Questions and answers
by the Explorers
Tell us your questions, and we'll try to answer
Start by reading the book's Preface,
which is part of the excerpts
and other information available at our main
page. The Preface should answer many of your questions.
Q: Is the book suitable for a course on mathematics
liberal arts majors?
A: Yes, for good students. The majority of the students in the
course from which the book emerged are liberal arts majors with a
high school mathematics background and a spark of interest in the
The course is a very attractive final mathematical experience in
education, providing connections to the humanities which they find
Q: Is the book suitable for a course in history of
A: Yes. We believe that in a history of mathematics course students
should study and do actual mathematics, not just read and discuss
at a level often beyond their detailed comprehension. This book
mathematical study and its historical context intimately together.
chapter contains mathematics from a beginning to more advanced
thus can be covered at a level suitable to the level of the
course in the curriculum.
Q: Is the book suitable for a course for
A: Yes, in our course experiences from which the book was written we
often attract new majors and keep existing ones, through the vibrant
original sources provide to mathematical activity.
Q: Is there a calculus prerequisite?
A: No! There is intentionally no such prerequisite. The
is more inquisitiveness, interest in exploring fascinating
ideas in a rich and open-ended historical context, and the
to persevere in trying to place oneself in the minds of those in
past struggling with great problems.
To be specific on the calculus front, one of our chapters, as you
see from the table
of contents and excerpts,
is about the development of the definite integral via the problem
areas and volumes. We intentionally wrote this as a
introduction to calculus than what anyone would get today, so no
is needed in advance. On the other hand, if someone has already
exposure to calculus, this historical approach will be so
the standard modern approach, that the experience will be
rich and challenging to that person as well. The previous
to calculus will not put this person at a different level, but may
to some provocative discussion. This is all founded on the
the modern textbook approach to calculus is highly antihistorical,
initiated by Cauchy when he presented students first his 21 Lecons
differential calculus, to be followed by 21 Lecons on the integral
even though historically the differential aspects were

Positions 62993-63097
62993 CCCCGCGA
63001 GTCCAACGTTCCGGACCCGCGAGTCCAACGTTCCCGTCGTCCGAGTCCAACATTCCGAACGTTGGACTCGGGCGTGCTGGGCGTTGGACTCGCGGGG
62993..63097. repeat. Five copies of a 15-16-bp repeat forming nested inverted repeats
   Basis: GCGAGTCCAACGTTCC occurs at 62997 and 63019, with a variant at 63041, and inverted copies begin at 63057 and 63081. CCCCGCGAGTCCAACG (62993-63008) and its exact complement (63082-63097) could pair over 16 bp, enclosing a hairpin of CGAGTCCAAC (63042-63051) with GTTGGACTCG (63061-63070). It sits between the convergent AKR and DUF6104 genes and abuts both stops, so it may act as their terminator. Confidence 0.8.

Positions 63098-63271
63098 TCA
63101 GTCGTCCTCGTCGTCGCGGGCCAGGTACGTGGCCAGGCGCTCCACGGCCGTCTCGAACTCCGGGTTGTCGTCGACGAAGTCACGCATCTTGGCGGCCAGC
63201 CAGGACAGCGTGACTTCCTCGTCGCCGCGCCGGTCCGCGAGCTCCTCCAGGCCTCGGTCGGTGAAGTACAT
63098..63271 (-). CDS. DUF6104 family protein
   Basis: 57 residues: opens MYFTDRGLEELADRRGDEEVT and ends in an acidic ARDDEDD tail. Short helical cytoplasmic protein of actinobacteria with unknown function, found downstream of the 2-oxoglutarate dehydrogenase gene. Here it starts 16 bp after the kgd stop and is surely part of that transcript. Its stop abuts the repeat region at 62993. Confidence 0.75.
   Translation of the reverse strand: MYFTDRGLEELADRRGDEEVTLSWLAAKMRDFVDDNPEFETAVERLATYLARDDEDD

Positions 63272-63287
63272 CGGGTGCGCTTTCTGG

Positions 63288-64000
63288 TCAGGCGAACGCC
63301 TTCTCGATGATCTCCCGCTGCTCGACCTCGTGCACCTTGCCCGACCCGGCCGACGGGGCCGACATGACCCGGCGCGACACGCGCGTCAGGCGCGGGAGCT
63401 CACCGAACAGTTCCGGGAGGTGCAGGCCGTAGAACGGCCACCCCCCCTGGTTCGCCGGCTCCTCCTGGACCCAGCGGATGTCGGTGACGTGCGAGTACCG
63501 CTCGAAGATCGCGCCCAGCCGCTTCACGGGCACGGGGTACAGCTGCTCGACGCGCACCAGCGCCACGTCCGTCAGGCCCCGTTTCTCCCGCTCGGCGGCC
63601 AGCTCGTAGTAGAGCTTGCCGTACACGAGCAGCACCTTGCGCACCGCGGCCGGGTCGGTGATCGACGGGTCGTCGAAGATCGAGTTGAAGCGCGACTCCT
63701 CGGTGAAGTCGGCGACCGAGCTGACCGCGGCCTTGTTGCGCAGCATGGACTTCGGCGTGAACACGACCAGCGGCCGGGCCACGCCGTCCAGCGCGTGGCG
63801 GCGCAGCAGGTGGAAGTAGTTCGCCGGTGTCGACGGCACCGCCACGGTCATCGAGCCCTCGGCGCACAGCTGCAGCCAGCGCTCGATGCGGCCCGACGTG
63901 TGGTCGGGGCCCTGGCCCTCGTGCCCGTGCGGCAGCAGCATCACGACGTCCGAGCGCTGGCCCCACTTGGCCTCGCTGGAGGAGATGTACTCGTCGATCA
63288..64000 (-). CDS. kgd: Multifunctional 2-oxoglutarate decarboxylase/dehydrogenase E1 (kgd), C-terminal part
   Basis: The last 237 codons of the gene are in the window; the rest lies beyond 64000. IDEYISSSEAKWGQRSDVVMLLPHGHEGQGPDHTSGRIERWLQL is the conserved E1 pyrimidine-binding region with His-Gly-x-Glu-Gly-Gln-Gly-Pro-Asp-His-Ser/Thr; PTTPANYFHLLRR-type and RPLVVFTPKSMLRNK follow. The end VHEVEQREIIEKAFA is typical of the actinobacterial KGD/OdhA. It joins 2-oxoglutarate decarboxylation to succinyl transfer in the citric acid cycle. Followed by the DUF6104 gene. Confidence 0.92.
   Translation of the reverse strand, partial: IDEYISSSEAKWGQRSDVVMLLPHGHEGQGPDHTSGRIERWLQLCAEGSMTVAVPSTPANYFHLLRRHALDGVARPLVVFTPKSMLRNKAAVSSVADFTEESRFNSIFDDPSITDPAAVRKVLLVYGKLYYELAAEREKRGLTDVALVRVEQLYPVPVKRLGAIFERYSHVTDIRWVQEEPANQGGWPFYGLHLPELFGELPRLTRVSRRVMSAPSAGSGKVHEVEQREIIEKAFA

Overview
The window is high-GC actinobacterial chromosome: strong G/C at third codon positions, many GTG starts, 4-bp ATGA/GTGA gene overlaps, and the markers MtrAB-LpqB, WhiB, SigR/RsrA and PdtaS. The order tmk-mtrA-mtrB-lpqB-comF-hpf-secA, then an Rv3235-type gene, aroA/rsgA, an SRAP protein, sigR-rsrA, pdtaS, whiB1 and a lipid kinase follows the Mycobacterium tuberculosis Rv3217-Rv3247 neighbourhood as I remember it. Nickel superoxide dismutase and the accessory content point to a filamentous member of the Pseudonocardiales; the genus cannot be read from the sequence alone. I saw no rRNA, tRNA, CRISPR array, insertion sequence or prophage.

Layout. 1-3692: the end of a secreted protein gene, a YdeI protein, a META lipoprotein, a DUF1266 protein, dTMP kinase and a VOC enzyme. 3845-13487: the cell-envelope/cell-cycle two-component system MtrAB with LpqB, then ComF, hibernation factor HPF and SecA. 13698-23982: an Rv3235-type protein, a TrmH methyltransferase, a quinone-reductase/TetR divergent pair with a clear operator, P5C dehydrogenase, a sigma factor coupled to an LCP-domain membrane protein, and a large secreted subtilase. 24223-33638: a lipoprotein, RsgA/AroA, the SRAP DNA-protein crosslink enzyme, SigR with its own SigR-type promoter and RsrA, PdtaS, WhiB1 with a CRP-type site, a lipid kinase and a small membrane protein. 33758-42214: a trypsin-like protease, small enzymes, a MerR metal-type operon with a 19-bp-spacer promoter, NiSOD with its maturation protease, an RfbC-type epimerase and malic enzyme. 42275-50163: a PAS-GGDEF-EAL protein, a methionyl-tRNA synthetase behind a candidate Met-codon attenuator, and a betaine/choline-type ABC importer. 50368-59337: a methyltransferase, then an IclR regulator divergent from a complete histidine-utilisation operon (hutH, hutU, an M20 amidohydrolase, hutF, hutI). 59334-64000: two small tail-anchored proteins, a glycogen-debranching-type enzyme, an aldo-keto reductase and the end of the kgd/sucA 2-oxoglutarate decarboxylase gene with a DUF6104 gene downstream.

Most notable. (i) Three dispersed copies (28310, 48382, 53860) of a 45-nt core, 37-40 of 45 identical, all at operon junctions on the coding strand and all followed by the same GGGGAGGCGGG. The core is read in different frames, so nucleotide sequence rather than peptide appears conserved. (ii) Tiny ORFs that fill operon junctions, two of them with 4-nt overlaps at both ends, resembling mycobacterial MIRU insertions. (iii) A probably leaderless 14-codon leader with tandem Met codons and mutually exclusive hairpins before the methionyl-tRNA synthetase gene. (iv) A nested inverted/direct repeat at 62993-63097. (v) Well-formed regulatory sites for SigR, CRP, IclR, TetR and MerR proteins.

years old, whereas the integral ideas went back more than 10 times
(This is all discussed in our Analysis chapter.)
Q: Does the book contain applications?
A: Our choice of topics was based on following great mathematical
through two-thousand years of effort. Some of these problems
motivated by and related to applications throughout their history,
calculation of areas and volumes and the development of analysis, or
and non-Euclidean geometry. We have mentioned these connections
but they are not the primary thrust.
Q: What about an instructor inexperienced in
A: The book is written for such instructors and students, and has
citations and suggestions to references for further reading. We have
mind that an instructor with no prior historical knowledge can use
book as a learning, reference, and teaching tool.
Q: What are the exercises like?
A: There are exercises for every section, at varying levels from
exercises up to the level of projects, along with parenthetical
(mini-exercises) interwoven in the text narrative as well. The
generally explore the mathematics of the section and of the original
and some send the reader to the library for history or mathematics.
at the exercises in the excerpted
sections we have provided.
Q: Does the book have photos and figures?
A: Yes, lots. The photos range from portraits to mosaics, artwork,
and facsimiles of handwritten manuscripts and letters.
Q: Do you have new translations of original sources
A: Yes, some from French and German, and some retranslations of
translations we thought we could do more authentically.
Q: Is the book available now?
A: Yes, from Springer
Verlag in paperback or hardcover in their Undergraduate Texts
/ Readings in Mathematics series.
To main page on
Teaching with Original Historical
Sources in Mathematics